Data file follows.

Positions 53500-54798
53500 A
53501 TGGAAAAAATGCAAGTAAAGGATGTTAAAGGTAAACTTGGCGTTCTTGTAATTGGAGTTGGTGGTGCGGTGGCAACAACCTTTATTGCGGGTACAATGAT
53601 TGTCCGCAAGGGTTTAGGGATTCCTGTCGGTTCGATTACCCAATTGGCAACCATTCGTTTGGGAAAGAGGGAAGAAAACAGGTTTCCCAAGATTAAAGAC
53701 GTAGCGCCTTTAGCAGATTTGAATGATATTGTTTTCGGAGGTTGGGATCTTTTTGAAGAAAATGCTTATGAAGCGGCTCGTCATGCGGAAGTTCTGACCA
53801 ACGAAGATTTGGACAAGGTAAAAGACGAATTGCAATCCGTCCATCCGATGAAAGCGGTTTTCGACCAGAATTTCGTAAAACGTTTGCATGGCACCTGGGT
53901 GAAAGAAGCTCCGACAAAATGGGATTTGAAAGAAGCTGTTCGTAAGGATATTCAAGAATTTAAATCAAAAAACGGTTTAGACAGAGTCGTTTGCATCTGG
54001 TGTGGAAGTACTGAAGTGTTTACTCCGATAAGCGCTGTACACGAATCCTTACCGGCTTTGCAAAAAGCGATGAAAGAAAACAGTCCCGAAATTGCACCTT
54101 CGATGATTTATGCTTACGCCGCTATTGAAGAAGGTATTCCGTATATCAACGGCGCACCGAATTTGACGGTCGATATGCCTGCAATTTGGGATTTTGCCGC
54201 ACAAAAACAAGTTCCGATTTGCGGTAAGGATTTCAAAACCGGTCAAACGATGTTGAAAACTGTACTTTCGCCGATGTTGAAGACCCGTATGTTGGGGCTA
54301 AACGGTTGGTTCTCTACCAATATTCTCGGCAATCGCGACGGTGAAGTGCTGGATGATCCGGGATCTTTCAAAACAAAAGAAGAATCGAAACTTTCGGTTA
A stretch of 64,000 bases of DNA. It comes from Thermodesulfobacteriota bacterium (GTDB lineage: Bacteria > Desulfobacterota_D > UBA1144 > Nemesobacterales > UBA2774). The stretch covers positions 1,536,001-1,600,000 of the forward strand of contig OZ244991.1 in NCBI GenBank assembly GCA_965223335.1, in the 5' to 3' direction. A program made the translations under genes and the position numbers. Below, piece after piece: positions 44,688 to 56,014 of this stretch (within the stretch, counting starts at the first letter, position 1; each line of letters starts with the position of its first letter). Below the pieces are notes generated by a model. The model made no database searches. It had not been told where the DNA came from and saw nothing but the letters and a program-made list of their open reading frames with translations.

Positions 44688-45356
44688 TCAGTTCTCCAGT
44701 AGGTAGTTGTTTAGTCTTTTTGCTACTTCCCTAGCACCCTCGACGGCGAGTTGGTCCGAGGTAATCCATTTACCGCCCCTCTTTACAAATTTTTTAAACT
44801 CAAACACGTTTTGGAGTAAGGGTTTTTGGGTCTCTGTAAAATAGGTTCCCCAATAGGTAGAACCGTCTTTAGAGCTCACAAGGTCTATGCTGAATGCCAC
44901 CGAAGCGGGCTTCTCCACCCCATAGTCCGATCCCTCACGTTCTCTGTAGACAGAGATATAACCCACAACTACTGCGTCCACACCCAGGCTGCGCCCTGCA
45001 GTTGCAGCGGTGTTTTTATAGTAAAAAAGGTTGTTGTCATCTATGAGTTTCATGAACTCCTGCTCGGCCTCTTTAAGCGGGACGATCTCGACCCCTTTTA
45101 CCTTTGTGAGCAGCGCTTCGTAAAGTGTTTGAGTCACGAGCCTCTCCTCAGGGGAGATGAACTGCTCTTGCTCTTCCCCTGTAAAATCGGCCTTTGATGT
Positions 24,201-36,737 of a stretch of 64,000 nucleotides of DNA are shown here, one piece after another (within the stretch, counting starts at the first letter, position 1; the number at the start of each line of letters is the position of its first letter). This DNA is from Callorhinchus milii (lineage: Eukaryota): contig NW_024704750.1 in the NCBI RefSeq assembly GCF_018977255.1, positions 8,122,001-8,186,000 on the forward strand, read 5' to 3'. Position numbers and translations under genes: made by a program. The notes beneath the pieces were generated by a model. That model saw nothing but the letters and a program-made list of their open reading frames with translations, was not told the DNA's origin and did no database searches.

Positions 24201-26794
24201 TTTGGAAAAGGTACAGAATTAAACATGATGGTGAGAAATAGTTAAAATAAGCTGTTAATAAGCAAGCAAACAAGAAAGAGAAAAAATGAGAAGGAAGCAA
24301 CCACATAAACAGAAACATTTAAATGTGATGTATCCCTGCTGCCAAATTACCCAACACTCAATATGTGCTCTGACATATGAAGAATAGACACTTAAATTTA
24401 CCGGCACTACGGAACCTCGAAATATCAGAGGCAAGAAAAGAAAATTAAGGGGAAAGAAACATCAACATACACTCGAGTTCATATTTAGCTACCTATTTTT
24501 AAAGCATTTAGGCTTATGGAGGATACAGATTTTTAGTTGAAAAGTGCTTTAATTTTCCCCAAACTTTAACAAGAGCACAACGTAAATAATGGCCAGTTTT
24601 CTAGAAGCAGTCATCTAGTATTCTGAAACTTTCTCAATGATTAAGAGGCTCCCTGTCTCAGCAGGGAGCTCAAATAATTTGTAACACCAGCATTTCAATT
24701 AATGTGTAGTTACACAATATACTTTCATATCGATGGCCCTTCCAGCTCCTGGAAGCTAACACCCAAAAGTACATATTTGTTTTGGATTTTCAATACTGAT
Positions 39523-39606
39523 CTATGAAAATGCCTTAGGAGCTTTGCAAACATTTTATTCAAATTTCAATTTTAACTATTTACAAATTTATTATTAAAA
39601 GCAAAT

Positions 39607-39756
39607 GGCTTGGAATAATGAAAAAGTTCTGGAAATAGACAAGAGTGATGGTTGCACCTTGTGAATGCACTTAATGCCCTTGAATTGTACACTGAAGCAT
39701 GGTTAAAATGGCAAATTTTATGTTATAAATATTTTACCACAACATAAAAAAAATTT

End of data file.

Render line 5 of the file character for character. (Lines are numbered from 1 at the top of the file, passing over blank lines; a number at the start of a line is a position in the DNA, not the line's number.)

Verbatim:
53701 GTAGCGCCTTTAGCAGATTTGAATGATATTGTTTTCGGAGGTTGGGATCTTTTTGAAGAAAATGCTTATGAAGCGGCTCGTCATGCGGAAGTTCTGACCA